Published By Mia Gardner : 26 Jul 2018 | Last Updated: 24 Dec 2020
According to reports by a prominent news agency, the largest bet that was placed on the WeChat platform was a very cool US$8.8 million.
As is mostly the case in general, it seems that its once again a case of crime will find a way. In China, it’s a popular tradition to hand out red parcels containing money when celebrating special holidays or occasions. Illegal games organisers on the platforms have obviously seen a gap in the market and considered this to be the perfect way to try and avoid illegal gambling red tape, as since 2011, it has become possible to send digital red parcels containing money to recipients over social media platforms.
This is now become the preferred means of money changing hands in illegal gambling activities, making it a very difficult task to pinpoint and investigate the crimes.
The first of the digital red parcel gifts were exchanged on the Weibo platform early during 2011, during the time of the Lunar New Year. It all started out as a relatively innocent gesture of goodwill to send a digital red parcel to a recipient over the social media platform, especially since it was already a common convention in popular Chinese culture.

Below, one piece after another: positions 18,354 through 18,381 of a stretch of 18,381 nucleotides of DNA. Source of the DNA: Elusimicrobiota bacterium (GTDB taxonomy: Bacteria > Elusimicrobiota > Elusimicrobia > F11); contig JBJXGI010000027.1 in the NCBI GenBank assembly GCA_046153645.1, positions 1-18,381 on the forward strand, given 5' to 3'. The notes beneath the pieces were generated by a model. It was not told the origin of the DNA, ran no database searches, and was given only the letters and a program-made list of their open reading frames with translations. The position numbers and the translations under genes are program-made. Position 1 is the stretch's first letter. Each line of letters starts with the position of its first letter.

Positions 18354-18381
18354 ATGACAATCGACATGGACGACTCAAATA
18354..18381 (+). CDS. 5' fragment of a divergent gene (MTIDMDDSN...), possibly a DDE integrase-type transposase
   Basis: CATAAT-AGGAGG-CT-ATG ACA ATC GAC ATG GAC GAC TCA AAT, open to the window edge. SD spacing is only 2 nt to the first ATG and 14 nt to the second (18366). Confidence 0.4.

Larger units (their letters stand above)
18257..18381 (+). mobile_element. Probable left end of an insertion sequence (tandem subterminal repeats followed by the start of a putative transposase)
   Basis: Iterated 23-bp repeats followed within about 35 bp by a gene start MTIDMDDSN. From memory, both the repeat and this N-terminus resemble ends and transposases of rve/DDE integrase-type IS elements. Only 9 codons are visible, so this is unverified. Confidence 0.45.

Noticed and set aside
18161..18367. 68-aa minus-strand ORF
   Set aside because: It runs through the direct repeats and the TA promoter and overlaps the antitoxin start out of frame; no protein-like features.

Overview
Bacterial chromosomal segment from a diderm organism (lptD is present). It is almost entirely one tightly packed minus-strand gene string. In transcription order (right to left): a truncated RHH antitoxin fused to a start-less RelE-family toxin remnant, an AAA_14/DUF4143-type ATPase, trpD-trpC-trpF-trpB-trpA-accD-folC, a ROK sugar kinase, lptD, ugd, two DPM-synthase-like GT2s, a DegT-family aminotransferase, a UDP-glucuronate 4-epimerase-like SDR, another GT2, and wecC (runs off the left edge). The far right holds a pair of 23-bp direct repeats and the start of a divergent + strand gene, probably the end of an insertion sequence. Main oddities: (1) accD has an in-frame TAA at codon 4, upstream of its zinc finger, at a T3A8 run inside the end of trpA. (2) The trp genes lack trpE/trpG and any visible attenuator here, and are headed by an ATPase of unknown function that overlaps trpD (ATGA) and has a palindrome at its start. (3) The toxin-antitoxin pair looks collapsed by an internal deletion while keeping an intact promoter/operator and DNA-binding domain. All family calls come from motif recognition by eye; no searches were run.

Not wanting to be left behind, other social media platforms such as WeChat, QQ and Alibaba’s DingTalk soon followed suit. Crime bosses soon identified this as the perfect way of money changing hands for all sorts of purposes, under the guise of the exchanging of gifts.
Many gambling games have been developed by making use of hong bao, the traditional name for the red parcels or envelopes. One of the more popular and common games is by drawing lots of red parcels filled with undisclosed amounts. The last three digits of the amount in the randomly selected red parcel will be tallied together to get to a total. The player who ends up with the biggest total, or the most points, will win the game and the prize will be an amount of money equal to the number of points accumulated.